When a gift is made, the fair market value of the gift must be determined for federal gift tax purposes. The fair market value of a gift is important to determine whether the donor’s gift exceeds the annual gift tax exclusion amount ($15,000 per person per year in both 2019 and 2020), and if so, how much of the donor’s estate tax exemption is being used. The gift tax regulations define “fair market value” as the price that a hypothetical willing buyer would pay a hypothetical willing seller, neither being under any compulsion to buy or sell, and both having reasonable knowledge of relevant facts.
Generally, gifts are valued “as of” the date they are given. In certain circumstances, however, an event that happens after the date of the gift must be taken into consideration. The IRS has recently reiterated this position in IRS Memorandum 201939002 (September 27, 2019). In this case, the donor gifted shares of a publicly-traded corporation, of which he was a co-founder and Chairman of the Board, to an irrevocable trust. The very next day, the corporation announced a merger. The value of the donor’s gifted shares increased substantially following the merger announcement.
Even though the merger was announced a day after the gift was made, the IRS determined that the pending merger must be factored into the valuation of the stock. The IRS pointed out that the merger had been negotiated for some time before the announcement and was practically certain to go through.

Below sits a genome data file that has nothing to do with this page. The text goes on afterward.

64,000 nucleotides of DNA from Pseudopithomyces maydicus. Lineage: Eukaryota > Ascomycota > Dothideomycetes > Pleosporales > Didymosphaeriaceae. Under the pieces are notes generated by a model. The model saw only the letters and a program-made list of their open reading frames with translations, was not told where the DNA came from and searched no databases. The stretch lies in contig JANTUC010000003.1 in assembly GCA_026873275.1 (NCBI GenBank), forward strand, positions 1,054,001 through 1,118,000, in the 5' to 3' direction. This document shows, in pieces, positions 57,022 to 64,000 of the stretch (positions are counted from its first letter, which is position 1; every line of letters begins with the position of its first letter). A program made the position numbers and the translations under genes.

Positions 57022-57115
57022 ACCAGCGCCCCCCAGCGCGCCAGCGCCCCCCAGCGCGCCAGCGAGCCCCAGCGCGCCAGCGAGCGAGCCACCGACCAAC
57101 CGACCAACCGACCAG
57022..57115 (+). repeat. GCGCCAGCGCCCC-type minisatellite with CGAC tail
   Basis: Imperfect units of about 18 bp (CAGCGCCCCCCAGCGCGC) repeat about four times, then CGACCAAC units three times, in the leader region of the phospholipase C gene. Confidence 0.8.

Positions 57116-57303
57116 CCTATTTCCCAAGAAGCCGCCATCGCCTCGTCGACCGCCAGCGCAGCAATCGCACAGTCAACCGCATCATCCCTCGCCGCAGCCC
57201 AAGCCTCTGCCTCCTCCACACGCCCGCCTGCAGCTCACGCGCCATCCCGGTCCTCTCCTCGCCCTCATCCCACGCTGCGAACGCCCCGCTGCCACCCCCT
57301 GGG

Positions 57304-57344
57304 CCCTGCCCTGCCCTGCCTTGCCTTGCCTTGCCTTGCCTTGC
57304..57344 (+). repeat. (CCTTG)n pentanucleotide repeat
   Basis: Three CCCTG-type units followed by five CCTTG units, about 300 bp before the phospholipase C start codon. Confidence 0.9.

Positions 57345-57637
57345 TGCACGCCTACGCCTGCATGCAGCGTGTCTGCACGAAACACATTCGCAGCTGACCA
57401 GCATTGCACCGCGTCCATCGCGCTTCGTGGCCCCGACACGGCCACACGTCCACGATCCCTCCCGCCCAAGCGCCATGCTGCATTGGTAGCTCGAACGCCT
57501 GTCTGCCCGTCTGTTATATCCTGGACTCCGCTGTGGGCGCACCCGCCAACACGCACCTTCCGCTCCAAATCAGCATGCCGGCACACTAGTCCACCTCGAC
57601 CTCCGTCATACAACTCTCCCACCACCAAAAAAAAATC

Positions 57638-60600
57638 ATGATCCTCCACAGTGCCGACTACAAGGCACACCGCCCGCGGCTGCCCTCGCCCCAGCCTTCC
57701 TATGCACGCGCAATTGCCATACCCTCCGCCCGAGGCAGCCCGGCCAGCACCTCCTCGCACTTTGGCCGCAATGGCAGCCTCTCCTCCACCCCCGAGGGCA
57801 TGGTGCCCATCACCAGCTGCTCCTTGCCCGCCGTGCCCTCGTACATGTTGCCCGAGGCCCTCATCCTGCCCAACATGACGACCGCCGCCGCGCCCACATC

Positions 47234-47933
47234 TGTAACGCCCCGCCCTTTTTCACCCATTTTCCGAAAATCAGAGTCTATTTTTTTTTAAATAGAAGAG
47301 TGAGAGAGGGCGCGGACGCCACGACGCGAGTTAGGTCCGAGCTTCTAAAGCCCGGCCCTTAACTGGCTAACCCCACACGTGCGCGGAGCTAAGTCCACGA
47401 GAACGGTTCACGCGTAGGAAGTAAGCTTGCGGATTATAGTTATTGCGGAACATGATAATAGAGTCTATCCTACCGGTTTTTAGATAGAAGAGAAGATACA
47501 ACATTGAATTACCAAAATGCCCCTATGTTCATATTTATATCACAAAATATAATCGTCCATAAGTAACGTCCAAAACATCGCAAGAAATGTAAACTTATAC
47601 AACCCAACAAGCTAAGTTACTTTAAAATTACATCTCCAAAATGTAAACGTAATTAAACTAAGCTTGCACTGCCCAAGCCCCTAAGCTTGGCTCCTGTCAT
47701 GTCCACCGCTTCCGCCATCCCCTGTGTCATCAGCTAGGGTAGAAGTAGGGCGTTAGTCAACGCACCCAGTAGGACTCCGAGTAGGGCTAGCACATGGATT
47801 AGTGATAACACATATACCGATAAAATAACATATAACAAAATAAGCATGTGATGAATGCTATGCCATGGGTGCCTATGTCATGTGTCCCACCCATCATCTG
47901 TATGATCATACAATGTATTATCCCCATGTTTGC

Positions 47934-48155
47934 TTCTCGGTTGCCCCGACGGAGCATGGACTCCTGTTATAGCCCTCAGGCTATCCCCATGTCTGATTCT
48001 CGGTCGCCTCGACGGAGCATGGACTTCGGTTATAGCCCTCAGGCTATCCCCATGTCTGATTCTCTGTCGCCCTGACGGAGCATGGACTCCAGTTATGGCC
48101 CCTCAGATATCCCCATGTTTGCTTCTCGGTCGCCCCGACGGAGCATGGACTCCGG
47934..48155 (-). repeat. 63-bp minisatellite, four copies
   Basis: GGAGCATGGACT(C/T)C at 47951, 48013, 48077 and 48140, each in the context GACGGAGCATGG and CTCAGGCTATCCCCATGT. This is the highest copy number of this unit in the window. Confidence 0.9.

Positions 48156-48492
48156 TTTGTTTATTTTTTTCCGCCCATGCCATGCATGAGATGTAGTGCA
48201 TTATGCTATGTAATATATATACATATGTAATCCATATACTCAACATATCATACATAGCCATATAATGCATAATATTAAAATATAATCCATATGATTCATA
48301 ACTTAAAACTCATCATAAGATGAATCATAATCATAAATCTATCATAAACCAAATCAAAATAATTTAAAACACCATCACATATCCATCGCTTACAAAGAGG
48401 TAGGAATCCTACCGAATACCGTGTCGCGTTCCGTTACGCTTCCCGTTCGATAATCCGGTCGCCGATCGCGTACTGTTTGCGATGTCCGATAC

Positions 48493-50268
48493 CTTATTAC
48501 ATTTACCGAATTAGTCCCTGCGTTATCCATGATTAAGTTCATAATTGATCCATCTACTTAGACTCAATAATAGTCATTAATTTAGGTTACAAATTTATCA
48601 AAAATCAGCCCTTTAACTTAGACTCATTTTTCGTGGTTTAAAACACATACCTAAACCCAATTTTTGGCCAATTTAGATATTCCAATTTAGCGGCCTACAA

The IRS reasoned that information that a reasonable buyer or seller would uncover during negotiations would constitute “reasonable knowledge,” and would consequently impact the fair market value of the shares. A hypothetical willing buyer is presumed to be “reasonably informed” and “prudent,” which means they are assumed to have asked the hypothetical willing seller for information that is not publicly available. Therefore, a hypothetical willing buyer and willing seller, on the date of the gift, would be reasonably informed during negotiations over the purchase and sale of shares and would have knowledge of all relevant facts, including a pending merger.
It is important to remember that post-valuation date events may impact the fair market value of the gifted property for gift tax purposes. A post-valuation date event may be considered if the event was reasonably foreseeable as of the valuation date. Even an unforeseeable post-valuation date event may be probative of the earlier valuation if it is relevant to establishing the amount that a hypothetical willing buyer would have paid a hypothetical willing seller for the subject property as of the valuation date.
If you have any questions on how to value a gift, please contact O’Neil, Cannon, Hollman, DeJong and Laing S.C. at 414-276-5000.